Plaintiff cites cases to the contrary. See, e.g., Rankin v. McPherson, 483 U.S. 378 (1987). In Rankin, a clerical employee in a county constable’s office was fired after making a statement to another employee, apparently her boyfriend, which expressed an opinion about policies of the President’s administration (see ECF No. 42 at PageID.434). The Rankin Court held that such a political statement addressed a matter of public concern and was subject to First Amendment protection. Rankin, 483 U.S. at 387-88. It also applied the Pickering balancing test and held that the State’s interest in maintaining a peaceful and cohesive workplace did not outweigh the employee’s right to express political opinions while at work. Plaintiff asserts that, similarly, the right to free association applies to State employees while at work, Monks v. Marlinga, 923 F.2d 423, 425 (6th Cir. 1991). See Rankin, 483 U.S. at 389-92. Plaintiff argues that he had a right to express opinions at work and to associate with persons and organizations outside of DIFS, and these rights survive Defendants’ challenge under the Pickering balancing test (ECF No. 42 at PageID.435).
Plaintiff further argues that Garcetti does not mandate a different result simply because Plaintiff’s activities were taken in the course and scope of his employment with DIFS (id.). The Garcetti Court noted that the fact that the plaintiff expressed his views inside his office rather than publicly was not dispositive. See Garcetti, 547 U.S. at 420. Moreover, the Garcetti Court cited
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Rankin with approval; thus, the holding in Garcetti cedes to Rankin’s protection of a public employee’s right to express political opinion while at work (ECF No. 42 at PageID.435).
Finally, Plaintiff notes that although Defendants attempt to align this case with those in which the speech or association was viewed as a “continuation” of work duties, Defendant Boven’s comment that Plaintiff was “going to take an issue beyond what he’s authorized to do” casts doubt on the theory that Plaintiff’s activities were entirely within the scope of his State employment (ECF No. 42 at PageID.435). Plaintiff asserts that his speech at issue all “centered around” his expression of his opinion that the IFE was “unlawful” and “deceptive” (id. at PageID.435-436). And Boven’s stated concerns “boil down to animus toward him for expressing opinions with which she, and the powers-that-be at DIFS, did not agree” (id. at PageID.436).
The parties each advance arguments grounded in proper First Amendment analysis. However, having considered the underpinnings of the Supreme Court’s First Amendment analysis and more recent binding Sixth Circuit precedent, the Court is persuaded that Plaintiff’s conduct falls outside the realm of recognized “private citizen” speech and activity ordinarily afforded First Amendment protection.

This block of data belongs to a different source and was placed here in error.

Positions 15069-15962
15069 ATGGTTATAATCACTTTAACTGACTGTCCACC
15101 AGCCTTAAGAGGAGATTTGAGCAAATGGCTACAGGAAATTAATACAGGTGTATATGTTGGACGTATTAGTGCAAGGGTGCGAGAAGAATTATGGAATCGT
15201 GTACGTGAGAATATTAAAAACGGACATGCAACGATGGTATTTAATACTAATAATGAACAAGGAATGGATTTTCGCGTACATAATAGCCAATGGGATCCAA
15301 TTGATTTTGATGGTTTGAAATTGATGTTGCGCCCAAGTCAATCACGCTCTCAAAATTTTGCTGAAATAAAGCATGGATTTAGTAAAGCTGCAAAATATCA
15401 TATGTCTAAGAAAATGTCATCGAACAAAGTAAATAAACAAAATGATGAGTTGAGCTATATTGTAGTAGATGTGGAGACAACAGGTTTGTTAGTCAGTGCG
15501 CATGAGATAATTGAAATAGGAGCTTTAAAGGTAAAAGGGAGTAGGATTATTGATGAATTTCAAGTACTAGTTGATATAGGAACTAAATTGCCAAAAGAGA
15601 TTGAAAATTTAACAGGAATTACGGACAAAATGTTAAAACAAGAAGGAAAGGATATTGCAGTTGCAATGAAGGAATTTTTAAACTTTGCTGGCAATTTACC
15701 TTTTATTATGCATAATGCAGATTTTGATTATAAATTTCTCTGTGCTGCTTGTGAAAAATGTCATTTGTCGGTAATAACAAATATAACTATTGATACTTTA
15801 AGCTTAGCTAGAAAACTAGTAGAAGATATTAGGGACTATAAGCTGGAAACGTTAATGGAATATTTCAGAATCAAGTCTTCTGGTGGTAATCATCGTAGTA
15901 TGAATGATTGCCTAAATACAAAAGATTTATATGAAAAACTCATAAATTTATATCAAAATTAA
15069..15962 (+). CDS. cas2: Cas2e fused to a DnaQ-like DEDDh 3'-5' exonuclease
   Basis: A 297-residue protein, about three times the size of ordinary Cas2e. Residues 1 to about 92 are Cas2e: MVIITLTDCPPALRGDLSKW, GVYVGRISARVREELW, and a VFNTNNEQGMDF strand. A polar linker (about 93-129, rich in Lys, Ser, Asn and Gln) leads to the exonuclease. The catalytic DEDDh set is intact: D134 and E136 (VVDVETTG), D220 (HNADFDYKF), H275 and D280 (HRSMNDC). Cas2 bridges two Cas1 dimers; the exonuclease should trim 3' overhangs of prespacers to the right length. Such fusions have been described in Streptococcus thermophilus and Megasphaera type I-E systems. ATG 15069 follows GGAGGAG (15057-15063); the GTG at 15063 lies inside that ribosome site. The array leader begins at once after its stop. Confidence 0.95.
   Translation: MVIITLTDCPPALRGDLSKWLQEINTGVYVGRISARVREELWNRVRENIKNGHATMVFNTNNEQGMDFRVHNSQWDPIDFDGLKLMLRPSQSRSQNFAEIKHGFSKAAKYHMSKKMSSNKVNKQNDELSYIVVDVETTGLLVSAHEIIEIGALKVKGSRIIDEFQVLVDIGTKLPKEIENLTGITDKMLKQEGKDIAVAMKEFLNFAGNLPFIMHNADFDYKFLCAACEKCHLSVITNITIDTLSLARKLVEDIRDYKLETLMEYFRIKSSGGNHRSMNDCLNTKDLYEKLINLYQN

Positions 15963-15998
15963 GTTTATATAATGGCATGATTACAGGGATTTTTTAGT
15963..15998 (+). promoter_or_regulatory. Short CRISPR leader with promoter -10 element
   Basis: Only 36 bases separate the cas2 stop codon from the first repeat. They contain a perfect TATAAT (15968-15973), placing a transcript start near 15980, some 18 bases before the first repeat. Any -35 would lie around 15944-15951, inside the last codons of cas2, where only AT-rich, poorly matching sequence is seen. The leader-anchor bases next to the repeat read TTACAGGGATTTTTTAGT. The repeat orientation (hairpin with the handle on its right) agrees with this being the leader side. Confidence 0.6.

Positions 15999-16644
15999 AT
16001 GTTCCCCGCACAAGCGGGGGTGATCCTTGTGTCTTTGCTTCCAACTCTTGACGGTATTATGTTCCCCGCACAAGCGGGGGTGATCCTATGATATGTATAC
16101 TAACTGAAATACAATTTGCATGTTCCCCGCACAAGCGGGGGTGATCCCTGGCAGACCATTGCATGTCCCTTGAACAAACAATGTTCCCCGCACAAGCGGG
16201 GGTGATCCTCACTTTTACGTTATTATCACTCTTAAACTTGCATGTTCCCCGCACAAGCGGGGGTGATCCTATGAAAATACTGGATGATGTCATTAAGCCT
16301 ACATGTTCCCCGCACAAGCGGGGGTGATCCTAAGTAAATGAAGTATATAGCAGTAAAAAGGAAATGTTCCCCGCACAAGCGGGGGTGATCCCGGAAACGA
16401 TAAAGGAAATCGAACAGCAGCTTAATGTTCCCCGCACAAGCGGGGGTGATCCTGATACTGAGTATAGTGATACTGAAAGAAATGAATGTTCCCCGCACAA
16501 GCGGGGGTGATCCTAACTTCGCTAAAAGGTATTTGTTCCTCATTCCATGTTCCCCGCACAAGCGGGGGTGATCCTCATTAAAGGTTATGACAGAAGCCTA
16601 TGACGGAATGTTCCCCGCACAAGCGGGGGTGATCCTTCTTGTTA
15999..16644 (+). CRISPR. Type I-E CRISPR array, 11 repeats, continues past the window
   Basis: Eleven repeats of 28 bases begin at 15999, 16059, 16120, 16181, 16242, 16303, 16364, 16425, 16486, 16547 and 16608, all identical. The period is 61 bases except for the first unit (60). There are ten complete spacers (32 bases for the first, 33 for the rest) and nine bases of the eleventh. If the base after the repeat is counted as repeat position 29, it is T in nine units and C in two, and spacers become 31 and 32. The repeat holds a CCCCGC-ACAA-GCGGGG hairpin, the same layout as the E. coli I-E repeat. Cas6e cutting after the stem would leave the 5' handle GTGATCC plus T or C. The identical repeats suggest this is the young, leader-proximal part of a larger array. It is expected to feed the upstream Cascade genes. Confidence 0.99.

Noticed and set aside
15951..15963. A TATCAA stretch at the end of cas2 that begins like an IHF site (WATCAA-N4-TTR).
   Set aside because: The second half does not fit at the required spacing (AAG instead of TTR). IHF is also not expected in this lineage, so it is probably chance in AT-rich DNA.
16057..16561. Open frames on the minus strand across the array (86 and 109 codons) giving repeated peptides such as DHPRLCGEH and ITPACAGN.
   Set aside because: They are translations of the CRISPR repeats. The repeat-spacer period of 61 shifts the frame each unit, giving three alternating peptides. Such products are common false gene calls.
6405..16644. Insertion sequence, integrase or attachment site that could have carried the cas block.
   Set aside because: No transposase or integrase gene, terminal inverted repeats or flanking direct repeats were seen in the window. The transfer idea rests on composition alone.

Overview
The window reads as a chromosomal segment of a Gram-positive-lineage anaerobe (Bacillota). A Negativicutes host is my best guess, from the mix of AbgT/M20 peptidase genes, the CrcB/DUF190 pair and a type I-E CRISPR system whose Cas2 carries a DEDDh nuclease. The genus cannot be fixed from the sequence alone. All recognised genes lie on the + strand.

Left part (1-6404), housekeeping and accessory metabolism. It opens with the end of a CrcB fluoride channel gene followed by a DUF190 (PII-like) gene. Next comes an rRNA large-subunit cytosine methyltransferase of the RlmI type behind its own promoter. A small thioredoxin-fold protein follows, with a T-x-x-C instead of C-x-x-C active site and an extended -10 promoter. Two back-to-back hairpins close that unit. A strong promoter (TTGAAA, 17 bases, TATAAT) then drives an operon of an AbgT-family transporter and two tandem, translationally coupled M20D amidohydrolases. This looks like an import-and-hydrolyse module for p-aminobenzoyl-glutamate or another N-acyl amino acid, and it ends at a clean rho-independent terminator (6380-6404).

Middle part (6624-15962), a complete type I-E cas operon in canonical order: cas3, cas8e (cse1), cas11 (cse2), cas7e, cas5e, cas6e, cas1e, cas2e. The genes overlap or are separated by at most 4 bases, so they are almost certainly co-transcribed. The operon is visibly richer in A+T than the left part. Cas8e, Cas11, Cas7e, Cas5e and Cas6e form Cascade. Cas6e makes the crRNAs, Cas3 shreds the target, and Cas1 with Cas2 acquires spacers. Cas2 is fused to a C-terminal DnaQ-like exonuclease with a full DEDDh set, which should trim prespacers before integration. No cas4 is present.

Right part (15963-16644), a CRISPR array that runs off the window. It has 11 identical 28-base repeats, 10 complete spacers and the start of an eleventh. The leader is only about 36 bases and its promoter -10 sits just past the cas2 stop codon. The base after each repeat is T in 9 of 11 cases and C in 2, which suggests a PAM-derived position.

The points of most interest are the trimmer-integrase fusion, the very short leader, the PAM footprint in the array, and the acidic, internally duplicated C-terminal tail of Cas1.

First, as Defendants point out, Rankin, on which Plaintiff largely relies, can be distinguished. There, the expression involved a data-entry employee in a county constable’s office, who was fired for remarking in a private conversation with a co-worker, after hearing of an attempt on the President’s life, “if they go for him again, I hope they get him.” Rankin, 483 U.S. at 381. The statement was made in the context of discussing the policies of the President’s administration, with her boyfriend/coworker, and right after a news bulletin of an attempt on the President’s life, “a matter of heightened public attention.” Id. at 381, 386. The Court thus found the statement plainly dealt with a public concern. Id. at 386.
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Rankin did not expressly address the “private citizen” aspect of protected First Amendment speech and does not further Plaintiff’s case. Here, Plaintiff was addressing the very regulatory issues he was tasked with dealing with daily in his employment as an Examiner for DIFS. Plaintiff acknowledges that his “central function” at DIFS was to perform Market Conduct Exams to look at the practices and procedures of an insurance company to see whether it is engaging in potentially unfair business practices in dealing with consumers (ECF No. 42 at PageID.421). In the course of that job task in the Progressive MCE, Plaintiff discovered the IFE and “took umbrage” to the exclusion “[b]ecause I would not want to see any poor parent get denied BI benefits to their child because they think they might – she might have driven into a tree on purpose. I would not want to see that happen to anybody” (ECF No. 42 at PageID.422-423, citing Ex. 13, Haddad Dep. at 127:17-21).
Plaintiff then began his extensive investigation, which ultimately resulted in his termination. Plaintiff states that he first followed protocol, asking the Office of General Counsel and several other DIFS staffers to provide him with a no-fault expert. When he was told that no no-fault experts were available, he pursued his investigation outside DIFS channels, eventually consulting with the Sinas Dramis law firm and attending their “People’s Law School” (ECF No. 42 at PageID.423). He discussed the IFE with attorney Steve Sinas, who expressed his opinion that IFEs were “really unfair” (id. at PageID.424).